Artist's comic book revives 1980s Turkey
ISTANBUL – Anadolu Agency
After the book attracted attention in the Turkish media, four publishing houses expressed interest in translating the work into Turkish.A homemade birthday present is an unlikely starting point for a groundbreaking graphic novel about a Turkish woman’s childhood. But a notebook full of stories given to a friend by Turkish artist Özge Samancı 15 years ago is the inspiration behind what has become a gripping and innovative account of life in 1980s and 1990s Turkey.
“Dare to Disappoint: Growing Up in Turkey,” a 200-page illustrated memoir in English, is the first book by Samancı – an İzmir native born in 1975 who has been living in the United States since 2003.
Samancı said her target audience was people “who do not know about the issues in Turkey.”
“The readers who are not familiar with the culture and history of Turkey will be introduced to the trickiness of life in Turkey, the difficulty of survival, the absurdity of politics, the challenge of being a woman in a developing country, the meaning of friendship, love of the sea, the impact of politics in the 1980s and 1990s on the middle class,” she said.
“They will also learn about our dysfunctional education system, which traps people into careers for which they have no passion,” she added.
The book, which was released on Nov. 17, introduces readers to a time when Turkey experienced one of its most violent military coups, claiming hundreds of lives. It also covers a period of market liberalization and profound social, cultural and economic change.
American TV dramas such as “Dallas” and “The Young and The Restless” had an important impact on Turkish society during the same period. “While people were fascinated with the lifestyle in ‘Dallas,’ they elected a new prime minister, Turgut Özal, whose dream was to transform Turkey into a little U.S.,” an accompanying caption reads.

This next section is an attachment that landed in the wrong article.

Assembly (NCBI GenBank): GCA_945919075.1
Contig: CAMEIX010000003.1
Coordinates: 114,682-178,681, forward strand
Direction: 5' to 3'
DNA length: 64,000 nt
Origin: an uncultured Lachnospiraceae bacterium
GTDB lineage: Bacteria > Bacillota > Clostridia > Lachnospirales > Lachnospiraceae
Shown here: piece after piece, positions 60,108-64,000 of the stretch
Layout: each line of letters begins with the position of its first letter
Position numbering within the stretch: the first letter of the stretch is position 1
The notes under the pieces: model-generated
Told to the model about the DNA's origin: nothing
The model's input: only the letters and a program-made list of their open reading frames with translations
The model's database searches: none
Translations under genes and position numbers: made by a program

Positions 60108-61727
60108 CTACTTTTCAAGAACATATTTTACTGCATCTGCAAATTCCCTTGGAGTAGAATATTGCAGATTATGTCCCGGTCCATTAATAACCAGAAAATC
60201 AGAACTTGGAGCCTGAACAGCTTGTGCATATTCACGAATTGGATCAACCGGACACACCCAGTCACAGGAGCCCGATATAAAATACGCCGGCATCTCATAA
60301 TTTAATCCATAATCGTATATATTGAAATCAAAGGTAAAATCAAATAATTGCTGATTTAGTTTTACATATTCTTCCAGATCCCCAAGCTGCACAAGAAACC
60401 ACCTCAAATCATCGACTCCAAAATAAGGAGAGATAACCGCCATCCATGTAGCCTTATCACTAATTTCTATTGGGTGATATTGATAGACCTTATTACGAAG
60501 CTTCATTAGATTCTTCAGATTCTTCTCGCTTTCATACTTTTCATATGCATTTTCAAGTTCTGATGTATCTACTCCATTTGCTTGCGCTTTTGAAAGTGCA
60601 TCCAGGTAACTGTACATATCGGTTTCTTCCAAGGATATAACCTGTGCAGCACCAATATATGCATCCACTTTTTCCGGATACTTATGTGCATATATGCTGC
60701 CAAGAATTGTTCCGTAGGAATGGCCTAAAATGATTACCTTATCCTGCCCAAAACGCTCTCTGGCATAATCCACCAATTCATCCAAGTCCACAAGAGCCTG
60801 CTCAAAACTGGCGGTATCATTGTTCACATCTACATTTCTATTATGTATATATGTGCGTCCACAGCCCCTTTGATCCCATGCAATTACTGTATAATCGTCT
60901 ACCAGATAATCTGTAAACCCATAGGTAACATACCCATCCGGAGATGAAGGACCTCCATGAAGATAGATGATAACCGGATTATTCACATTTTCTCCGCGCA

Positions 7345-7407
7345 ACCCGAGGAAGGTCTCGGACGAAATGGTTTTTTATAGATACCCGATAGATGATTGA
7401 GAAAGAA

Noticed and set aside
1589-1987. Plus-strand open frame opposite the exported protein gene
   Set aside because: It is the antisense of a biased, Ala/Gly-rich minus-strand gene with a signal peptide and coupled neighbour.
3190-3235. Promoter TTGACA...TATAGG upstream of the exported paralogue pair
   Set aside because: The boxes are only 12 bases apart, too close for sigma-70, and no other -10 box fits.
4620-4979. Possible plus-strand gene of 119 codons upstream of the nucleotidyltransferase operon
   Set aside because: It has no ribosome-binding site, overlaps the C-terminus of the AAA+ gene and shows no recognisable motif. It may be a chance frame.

Spending millions for a gum
On another page, Samancı draws a caricature of the old Turkish Lira, which Turks used to spend by the million to purchase even a packet of chewing gum.
Her book also features caricatures of Özal as well as the then-president, Gen. Kenan Evren. Elsewhere, Özge and her sister Pelin envy their friend Engin, whose father becomes rich by exporting textiles during the Özal era.
While Engin was wearing fancy clothes, carrying a Walkman and reading foreign magazines, which were difficult to find at the time in Turkey, Özge and her sister wore items sewn by their mother and second-hand sports shoes.
Samancı herself studied mathematics but became a teaching assistant in the Visual Communication Design Department of Istanbul Bilgi University.
“It is irrelevant to mathematics but I believe they hired me since I was making comics for Leman,” she said, referring to a Turkish satirical magazine.
After earning a Master’s degree in film at Bilgi University, she became a lecturer in the college’s design department.
Although the idea of writing a book was in her mind for the last 15 years, she just did not know where to start, but she recalls a birthday present that she made for one of her friends being a turning point. “I filled an entire notebook with anecdotes from my childhood,” she said. “That notebook became popular among our friends. Ever since then, I have wanted to make an autobiographical graphic novel.”
Online comic journal
It was 2006 when Samancı launched her own online comic journal called “Ordinary Things,” just to entertain her friends. According to Samancı, the website is visited by around 9,000 people every day. While Samancı was a postdoctoral fellow at the University of California, Berkeley, in 2010, she created two full chapters of “Dare to Disappoint” and found an agent who sold the book to a publishing company in less than a month.
The actual production of the work took three years, said Samancı, who is currently working as an assistant professor at Northwestern University in Illinois. “The negotiations with the editor took time,” she said. “She had her own concerns about making the story understandable for readers who are not familiar with the history of Turkey.”
Since the book attracted attention in the Turkish media, Samancı said four publishing houses are now interested in translating her work into Turkish.
The book has already been number one in online bookseller Amazon’s young-adult category.
U.S. magazine Publishers Weekly has praised the book, writing: “Samancı’s caricatures of herself and the people around her, often drawn wide-eyed with surprise, make the sporadic episodes of political strife and urban violence oddly incongruous. But they’re a crucial component of the story, one that resounds with honesty and humor.”
Although today’s Turkey is much different from what is described in Samancı’s book, her memoir is a good start for people who want to learn about Turkey’s transition from a closed country to an open market.